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Princeton Lectures in Analysis #1: Fourier Analysis: An Introduction

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Synopses & Reviews

Publisher Comments:

This first volume, a three-part introduction to the subject, is intended for students with a beginning knowledge of mathematical analysis who are motivated to discover the ideas that shape Fourier analysis. It begins with the simple conviction that Fourier arrived at in the early nineteenth century when studying problems in the physical sciences--that an arbitrary function can be written as an infinite sum of the most basic trigonometric functions.

The first part implements this idea in terms of notions of convergence and summability of Fourier series, while highlighting applications such as the isoperimetric inequality and equidistribution. The second part deals with the Fourier transform and its applications to classical partial differential equations and the Radon transform; a clear introduction to the subject serves to avoid technical difficulties. The book closes with Fourier theory for finite abelian groups, which is applied to prime numbers in arithmetic progression.

In organizing their exposition, the authors have carefully balanced an emphasis on key conceptual insights against the need to provide the technical underpinnings of rigorous analysis. Students of mathematics, physics, engineering and other sciences will find the theory and applications covered in this volume to be of real interest.

The Princeton Lectures in Analysis represents a sustained effort to introduce the core areas of mathematical analysis while also illustrating the organic unity between them. Numerous examples and applications throughout its four planned volumes, of which Fourier Analysis is the first, highlight the far-reaching consequences of certain ideas in analysis to other fields of mathematics and a variety of sciences. Stein and Shakarchi move from an introduction addressing Fourier series and integrals to in-depth considerations of complex analysis; measure and integration theory, and Hilbert spaces; and, finally, further topics such as functional analysis, distributions and elements of probability theory.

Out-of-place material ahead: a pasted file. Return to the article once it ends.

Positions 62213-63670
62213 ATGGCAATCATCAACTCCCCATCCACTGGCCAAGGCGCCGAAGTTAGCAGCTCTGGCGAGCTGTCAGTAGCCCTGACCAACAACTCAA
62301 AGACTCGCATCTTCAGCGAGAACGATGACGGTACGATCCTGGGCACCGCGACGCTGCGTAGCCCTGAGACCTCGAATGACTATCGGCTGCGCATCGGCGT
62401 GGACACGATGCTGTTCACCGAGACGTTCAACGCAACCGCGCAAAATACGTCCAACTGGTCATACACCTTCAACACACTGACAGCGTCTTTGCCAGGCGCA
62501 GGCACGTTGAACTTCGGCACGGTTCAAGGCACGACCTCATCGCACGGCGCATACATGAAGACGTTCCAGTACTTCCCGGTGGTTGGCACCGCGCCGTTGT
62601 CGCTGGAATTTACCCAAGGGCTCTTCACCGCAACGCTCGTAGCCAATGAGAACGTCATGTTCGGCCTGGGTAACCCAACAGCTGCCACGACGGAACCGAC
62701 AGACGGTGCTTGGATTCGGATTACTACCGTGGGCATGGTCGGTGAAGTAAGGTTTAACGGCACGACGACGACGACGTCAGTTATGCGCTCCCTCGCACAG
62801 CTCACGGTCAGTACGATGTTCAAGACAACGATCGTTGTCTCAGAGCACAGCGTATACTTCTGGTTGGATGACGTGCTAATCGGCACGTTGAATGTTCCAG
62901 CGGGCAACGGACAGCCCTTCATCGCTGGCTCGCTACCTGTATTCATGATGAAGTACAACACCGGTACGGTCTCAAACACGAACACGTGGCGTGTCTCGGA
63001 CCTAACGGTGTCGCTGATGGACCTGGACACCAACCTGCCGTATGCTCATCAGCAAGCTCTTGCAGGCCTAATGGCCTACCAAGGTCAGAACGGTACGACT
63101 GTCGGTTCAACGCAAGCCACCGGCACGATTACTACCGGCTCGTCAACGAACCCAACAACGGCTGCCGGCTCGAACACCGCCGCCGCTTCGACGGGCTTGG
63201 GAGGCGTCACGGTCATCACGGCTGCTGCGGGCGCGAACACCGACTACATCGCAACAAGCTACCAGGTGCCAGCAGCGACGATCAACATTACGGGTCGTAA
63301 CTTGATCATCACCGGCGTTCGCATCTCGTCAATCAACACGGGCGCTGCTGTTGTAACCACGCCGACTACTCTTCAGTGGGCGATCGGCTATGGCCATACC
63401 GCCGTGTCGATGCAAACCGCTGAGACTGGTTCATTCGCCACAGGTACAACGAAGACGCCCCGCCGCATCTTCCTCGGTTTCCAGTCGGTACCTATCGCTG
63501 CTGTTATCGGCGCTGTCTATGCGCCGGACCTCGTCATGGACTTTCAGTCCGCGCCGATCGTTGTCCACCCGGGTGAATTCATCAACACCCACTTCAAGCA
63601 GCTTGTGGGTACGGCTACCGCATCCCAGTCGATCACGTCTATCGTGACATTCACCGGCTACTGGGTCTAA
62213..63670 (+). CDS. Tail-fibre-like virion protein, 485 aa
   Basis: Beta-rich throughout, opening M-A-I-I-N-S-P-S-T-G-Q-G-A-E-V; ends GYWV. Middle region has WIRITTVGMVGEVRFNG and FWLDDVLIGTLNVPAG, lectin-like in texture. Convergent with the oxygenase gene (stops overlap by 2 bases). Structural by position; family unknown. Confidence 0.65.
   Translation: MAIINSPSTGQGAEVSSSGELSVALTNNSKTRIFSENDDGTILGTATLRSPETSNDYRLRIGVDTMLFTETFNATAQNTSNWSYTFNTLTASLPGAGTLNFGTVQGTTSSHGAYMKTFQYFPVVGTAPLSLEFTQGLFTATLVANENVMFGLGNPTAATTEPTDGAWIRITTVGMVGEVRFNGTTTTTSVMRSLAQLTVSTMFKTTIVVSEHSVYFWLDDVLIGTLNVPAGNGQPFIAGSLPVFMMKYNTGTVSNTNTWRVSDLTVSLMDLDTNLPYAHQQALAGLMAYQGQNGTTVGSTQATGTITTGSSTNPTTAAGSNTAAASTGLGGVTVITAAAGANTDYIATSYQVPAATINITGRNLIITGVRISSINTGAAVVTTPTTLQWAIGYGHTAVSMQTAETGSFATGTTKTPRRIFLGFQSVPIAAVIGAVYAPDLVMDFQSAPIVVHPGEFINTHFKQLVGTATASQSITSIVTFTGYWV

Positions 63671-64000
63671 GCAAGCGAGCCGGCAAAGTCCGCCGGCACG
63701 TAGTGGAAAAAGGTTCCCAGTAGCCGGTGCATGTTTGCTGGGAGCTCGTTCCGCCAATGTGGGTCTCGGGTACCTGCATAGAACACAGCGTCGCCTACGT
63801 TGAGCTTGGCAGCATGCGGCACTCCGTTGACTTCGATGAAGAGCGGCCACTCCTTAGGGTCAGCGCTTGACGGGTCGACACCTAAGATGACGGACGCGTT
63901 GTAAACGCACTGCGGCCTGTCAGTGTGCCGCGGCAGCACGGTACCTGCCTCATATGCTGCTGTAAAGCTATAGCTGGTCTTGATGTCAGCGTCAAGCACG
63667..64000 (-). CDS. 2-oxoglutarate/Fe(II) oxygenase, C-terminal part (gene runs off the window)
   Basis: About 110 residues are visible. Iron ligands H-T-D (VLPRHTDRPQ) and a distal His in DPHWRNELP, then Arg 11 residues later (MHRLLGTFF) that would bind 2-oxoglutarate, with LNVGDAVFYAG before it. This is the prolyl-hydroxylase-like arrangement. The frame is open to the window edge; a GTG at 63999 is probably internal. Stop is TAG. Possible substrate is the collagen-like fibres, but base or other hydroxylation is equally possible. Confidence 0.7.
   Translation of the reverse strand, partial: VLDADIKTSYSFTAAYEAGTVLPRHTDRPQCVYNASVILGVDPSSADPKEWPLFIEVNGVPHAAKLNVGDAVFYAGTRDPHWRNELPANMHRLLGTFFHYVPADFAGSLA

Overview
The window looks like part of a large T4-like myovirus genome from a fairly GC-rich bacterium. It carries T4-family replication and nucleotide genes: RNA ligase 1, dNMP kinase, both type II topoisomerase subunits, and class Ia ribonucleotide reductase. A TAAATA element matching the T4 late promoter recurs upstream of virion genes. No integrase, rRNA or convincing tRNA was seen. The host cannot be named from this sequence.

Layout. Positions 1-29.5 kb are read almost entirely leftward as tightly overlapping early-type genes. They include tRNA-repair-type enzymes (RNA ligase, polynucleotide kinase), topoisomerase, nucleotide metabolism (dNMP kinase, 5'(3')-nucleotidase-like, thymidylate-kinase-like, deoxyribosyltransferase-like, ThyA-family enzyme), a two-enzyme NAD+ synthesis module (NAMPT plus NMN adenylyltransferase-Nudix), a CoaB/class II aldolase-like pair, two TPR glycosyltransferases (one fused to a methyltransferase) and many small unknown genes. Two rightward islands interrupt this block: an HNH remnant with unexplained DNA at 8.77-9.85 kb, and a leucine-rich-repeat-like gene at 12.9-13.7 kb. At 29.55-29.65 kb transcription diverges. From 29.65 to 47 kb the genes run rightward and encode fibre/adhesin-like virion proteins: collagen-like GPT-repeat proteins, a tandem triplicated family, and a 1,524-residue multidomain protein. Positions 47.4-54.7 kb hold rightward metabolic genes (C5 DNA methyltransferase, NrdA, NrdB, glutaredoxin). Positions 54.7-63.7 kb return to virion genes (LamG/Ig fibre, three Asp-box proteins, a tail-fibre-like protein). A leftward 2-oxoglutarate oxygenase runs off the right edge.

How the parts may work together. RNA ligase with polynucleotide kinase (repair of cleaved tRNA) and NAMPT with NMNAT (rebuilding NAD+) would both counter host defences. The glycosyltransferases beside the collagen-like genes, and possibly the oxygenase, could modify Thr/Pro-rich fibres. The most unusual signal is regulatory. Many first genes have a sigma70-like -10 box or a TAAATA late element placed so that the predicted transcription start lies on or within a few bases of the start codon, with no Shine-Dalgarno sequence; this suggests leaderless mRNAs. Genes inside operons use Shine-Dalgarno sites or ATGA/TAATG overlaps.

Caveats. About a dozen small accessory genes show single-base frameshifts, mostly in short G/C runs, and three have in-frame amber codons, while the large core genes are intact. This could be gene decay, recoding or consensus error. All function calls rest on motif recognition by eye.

Synopsis:

This first volume, a three-part introduction to the subject, is intended for students with a beginning knowledge of mathematical analysis who are motivated to discover the ideas that shape Fourier analysis. It begins with the simple conviction that Fourier arrived at in the early nineteenth century when studying problems in the physical sciences--that an arbitrary function can be written as an infinite sum of the most basic trigonometric functions.

The first part implements this idea in terms of notions of convergence and summability of Fourier series, while highlighting applications such as the isoperimetric inequality and equidistribution. The second part deals with the Fourier transform and its applications to classical partial differential equations and the Radon transform; a clear introduction to the subject serves to avoid technical difficulties. The book closes with Fourier theory for finite abelian groups, which is applied to prime numbers in arithmetic progression.

In organizing their exposition, the authors have carefully balanced an emphasis on key conceptual insights against the need to provide the technical underpinnings of rigorous analysis. Students of mathematics, physics, engineering and other sciences will find the theory and applications covered in this volume to be of real interest.

The Princeton Lectures in Analysis represents a sustained effort to introduce the core areas of mathematical analysis while also illustrating the organic unity between them. Numerous examples and applications throughout its four planned volumes, of which Fourier Analysis is the first, highlight the far-reaching consequences of certain ideas in analysis to other fields of mathematics and a variety of sciences. Stein and Shakarchi move from an introduction addressing Fourier series and integrals to in-depth considerations of complex analysis; measure and integration theory, and Hilbert spaces; and, finally, further topics such as functional analysis, distributions and elements of probability theory.